Ildikó Schuster
    Abstract The cyclizations of tetrahydroisoquinoline 1,2-amino alcohols with phenylphosphonic dichloride, bis(2-chloroethyl)phosphoramidic dichloride, thionyl chloride and sulfuryl chloride were utilized to synthesize 1,5,6,10b-tetrahydro-1,3,2-oxazaphospholo[4,3- a]isoquinolines (2, 3), 1,5,10,10a-tetrahydro-1,3,2-oxazaphospholo[3,4- b]isoquinolines (8, 9), 1,5,6,10b-tetrahydro-1,2,3-oxathiazolo[4,3- a]isoquinolines (4,6) anda 1,5,10,10a-tetrahydro-1,2,3-oxathiazolo[3,4- b]isoquinoline (11), which are the first representatives of these ring systems. NMR spectroscopic analysis revealed the existence of conformational equilibria that are fast on the NMR timescale. Theoretical DFT calculations pointed to the participation of generally two preferred conformers in the conformational equilibria; the positions of the equilibria were indicated by the experimental NMR spectroscopic parameters, and they are in good agreement with the theoretically calculated energy differences of the participating conformers. For two compounds, which could be not isolated (10, 12), both the preferred conformers and the stereochemistry could be concluded from the DFT calculation results. (© Wiley-VCH Verlag GmbH & Co. KGaA, 69451 Weinheim, Germany, 2008) [source]

    Abandoned anthills of Formica polyctena and soil heterogeneity in a temperate deciduous forest: morphology and organic matter composition

    S. M. Kristiansen
    Summary Ants can modify the properties of soil when they build their nests. We have investigated the degree and persistency of changes of soil morphology and chemistry in abandoned anthills in a temperate, deciduous wood in Jutland, Denmark. For this purpose, we sampled surface soils (0,10 cm) from each of five abandoned anthills (Formica polyctena Förster) and adjacent undisturbed sites, where anthills covered about 0.5% of the surface area. In addition, one soil profile in an abandoned anthill was sampled for morphological descriptions. All samples were analysed for pH, C, N, lignin-derived phenol, and cellulosic and non-cellulosic carbohydrate concentrations. The results showed that soils under the anthills were enriched in organic matter, were yellower and showed features of Podzol degradation. Former Podzols had to be reclassified to Umbrisols or Arenosols, whereas anthills on Luvisols affected soil classification only at the subdivision level. The C/N ratio and soil pH were not significantly affected by the ants' activity. However, lignin-derived phenols and cellulosic polysaccharides were enriched inside the mounds by a factor of 6 and 7, respectively. This probably reflected collection of woody debris for nest construction while the nest was occupied, and large input of C from an increased root density. The degree of changes in the quality of the organic matter decreased with time since abandonment, but changes were still detectable within anthills left 20 years ago. As ant colonies are concentrated, and move regularly on a decadal timescale, formation of Formica anthills has an intrinsic influence on the heterogeneity of the soil within this forest ecosystem. [source]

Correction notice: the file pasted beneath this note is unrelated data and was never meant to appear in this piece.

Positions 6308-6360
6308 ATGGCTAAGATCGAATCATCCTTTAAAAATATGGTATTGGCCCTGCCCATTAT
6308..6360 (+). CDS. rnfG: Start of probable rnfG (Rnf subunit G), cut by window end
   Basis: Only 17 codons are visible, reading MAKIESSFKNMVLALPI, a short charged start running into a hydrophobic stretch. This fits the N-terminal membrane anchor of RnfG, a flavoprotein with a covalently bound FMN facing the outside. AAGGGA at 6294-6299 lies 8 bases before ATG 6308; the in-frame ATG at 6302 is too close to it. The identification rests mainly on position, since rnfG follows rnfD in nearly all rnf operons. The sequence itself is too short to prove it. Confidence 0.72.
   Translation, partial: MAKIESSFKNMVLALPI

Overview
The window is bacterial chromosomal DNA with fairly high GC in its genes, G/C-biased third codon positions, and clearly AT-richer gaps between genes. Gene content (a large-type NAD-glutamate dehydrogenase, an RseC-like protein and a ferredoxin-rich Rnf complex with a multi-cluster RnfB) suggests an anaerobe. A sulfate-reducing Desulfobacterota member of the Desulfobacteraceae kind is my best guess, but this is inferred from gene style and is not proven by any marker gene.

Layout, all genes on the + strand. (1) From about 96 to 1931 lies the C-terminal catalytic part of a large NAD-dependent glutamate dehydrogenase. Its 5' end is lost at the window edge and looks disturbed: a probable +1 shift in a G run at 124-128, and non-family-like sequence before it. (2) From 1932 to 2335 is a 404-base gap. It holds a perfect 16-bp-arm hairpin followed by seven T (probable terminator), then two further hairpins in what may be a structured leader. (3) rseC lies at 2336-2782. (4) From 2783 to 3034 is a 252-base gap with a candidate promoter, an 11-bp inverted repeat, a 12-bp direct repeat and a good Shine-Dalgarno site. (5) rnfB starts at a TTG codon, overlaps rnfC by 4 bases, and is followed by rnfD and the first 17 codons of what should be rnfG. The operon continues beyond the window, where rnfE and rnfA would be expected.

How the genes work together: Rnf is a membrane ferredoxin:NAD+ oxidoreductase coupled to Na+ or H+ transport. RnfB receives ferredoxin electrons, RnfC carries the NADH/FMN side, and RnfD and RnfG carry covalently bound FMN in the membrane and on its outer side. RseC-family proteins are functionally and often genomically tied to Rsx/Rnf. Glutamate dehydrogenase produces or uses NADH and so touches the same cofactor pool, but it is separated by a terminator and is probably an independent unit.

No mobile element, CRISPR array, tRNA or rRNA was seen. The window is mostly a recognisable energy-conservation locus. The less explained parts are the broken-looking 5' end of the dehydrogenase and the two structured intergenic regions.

Trends, challenges and opportunities in power quality research

    Math H. J. Bollen
    Abstract This paper outlines a number of possible research directions in power quality. The introduction of new sources of generation will introduce the need for new research on voltage,magnitude variations, harmonic emission and harmonic resonance. Statistical performance indicators are expected to play an important role in addressing the hosting capacity of the power system for these new sources. The quickly growing amounts of power-quality data call for automatic analysis methods. Advanced signal-processing tools need to be developed and applied to address this challenge. Equipment with an active power-electronic interface generates waveform distortion at higher frequencies than existing equipment. The emission, spread, consequences and mitigation of this distortion require more research emphasis. The growing complexity of the power system calls for remote identification of system events and load transitions. Future DC networks, at different voltage levels, require the research on DC power quality next to AC power quality. Research on methods to describe and analyse time-varying harmonics has applications in a number of the above-mentioned issues. So does the use of hardware-in-the-loop (HIL) and real-time-digital simulation. Existing power quality standards should not form a barrier against future research; instead research should result in improved standards as well as completely new concepts. Examples are: voltage dips in three-phase systems, flicker due to non-incandescent lamps, and voltage variations on the timescale between 1,second and 10,minutes. All together, it is concluded in this paper that sufficient important and interesting research challenges and opportunities remain in the power quality area. Copyright © 2009 John Wiley & Sons, Ltd. [source]


    EVOLUTION, Issue 3 2002
    Neil Davies